Albino and hooded (or piebald) rats are one of the most frequently used laboratory animals for the past 150 years. Despite this fact, the origin of the albino mutation as well as the genetic basis of the hooded phenotype remained unclear. Recently, the albino mutation has been identified as the Arg299His missense mutation in the Tyrosinase gene and the hooded (H) locus has been mapped to the ∼460-kb region in which only the Kit gene exists. Here, we surveyed 172 laboratory rat strains for the albino mutation and the hooded (h) mutation that we identified by positional cloning approach to investigate possible genetic roots and relationships of albino and hooded rats. All of 117 existing laboratory albino rats shared the same albino missense mutation, indicating they had only one single ancestor. Genetic fine mapping followed by de novo sequencing of BAC inserts covering the H locus revealed that an endogenous retrovirus (ERV) element was inserted into the first intron of the Kit gene where the hooded allele maps. A solitary long terminal repeat (LTR) was found at the same position to the ERV insertion in another allele of the H locus, which causes the so called Irish (h(i)) phenotype. The ERV and the solitary LTR insertions were completely associated with the hooded and Irish coat patterns, respectively, across all colored rat strains examined. Interestingly, all 117 albino rat strains shared the ERV insertion without any exception, which strongly suggests that the albino mutation had originally occurred in hooded rats.
The purpose of this study was to elucidate the molecular basis of ocular albinism type I in a Chinese pedigree.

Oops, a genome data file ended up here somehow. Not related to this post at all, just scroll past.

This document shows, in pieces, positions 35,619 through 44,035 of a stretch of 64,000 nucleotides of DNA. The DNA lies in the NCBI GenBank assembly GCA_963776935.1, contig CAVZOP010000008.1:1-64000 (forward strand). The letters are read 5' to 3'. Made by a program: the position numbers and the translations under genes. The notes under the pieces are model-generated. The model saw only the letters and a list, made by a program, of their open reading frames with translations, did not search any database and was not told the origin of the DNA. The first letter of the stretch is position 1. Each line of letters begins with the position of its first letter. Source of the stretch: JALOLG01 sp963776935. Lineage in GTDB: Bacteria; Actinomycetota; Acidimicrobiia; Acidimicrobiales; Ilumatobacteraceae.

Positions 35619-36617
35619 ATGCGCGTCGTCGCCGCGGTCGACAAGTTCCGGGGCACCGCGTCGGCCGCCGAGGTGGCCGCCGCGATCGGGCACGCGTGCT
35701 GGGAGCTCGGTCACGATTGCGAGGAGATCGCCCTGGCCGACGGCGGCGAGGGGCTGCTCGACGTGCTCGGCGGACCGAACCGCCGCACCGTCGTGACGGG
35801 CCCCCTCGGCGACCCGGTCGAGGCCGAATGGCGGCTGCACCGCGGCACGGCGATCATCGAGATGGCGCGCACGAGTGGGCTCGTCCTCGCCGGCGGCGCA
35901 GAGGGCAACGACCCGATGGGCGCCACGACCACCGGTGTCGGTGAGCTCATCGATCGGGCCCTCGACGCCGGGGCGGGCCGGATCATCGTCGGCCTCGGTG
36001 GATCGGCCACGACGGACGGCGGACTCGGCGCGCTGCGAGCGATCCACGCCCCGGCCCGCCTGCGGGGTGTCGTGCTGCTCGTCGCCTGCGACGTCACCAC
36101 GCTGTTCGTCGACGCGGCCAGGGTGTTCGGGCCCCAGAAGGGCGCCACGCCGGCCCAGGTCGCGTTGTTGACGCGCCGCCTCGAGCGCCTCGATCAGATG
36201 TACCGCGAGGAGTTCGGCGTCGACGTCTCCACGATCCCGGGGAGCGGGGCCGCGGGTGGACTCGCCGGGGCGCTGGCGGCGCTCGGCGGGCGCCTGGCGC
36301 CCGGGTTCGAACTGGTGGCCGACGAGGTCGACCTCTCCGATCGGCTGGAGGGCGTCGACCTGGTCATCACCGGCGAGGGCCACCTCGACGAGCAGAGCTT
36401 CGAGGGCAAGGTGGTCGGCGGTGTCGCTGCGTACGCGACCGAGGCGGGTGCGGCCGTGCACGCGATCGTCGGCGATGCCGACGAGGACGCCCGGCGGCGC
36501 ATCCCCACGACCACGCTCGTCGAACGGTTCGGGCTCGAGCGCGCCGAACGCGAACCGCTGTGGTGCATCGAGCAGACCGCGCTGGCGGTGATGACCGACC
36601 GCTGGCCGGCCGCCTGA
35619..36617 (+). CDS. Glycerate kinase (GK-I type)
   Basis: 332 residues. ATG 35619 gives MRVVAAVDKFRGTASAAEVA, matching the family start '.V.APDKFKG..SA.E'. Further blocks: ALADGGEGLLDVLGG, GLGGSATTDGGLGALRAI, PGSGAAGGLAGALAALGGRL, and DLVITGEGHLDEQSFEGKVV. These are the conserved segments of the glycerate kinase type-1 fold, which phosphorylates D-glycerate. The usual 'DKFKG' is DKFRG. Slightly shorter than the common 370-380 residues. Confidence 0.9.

BACKGROUND: Severe congenital neutropenia type 4 (SCN4) is an autosomal recessive disorder caused by mutations in the third subunit of the enzyme glucose-6-phosphatase (G6PC3). Its core features are congenital neutropenia and a prominent venous skin pattern, and affected individuals have variable birth defects. Oculocutaneous albinism type 4 (OCA4) is caused by autosomal recessive mutations in SLC45A2. METHODS: We report a sister and brother from Newfoundland, Canada with complex phenotypes. The sister was previously reported by Cullinane et al., 2011. We performed homozygosity mapping, next generation sequencing and conventional Sanger sequencing to identify mutations that cause the phenotype in this family. We have also summarized clinical data from 49 previously reported SCN4 cases with overlapping phenotypes and interpret the medical histories of these siblings in the context of the literature. RESULTS: The siblings' phenotype is due in part to a homozygous mutation in G6PC3, [c.829C > T, p.Gln277X]. Their ages are 38 and 37 years respectively and they are the oldest SCN4 patients published to date. Both presented with congenital neutropenia and later developed Crohn disease. We suggest that the latter is a previously unrecognized SCN4 manifestation and that not all affected individuals have an intellectual disability. The sister also has a homozygous mutation in SLC45A2, which explains her severe oculocutaneous hypopigmentation. Her brother carried one SLC45A2 mutation and was diagnosed with “partial OCA” in childhood. CONCLUSIONS: This family highlights that apparently novel syndromes can in fact be caused by two known autosomal recessive disorders.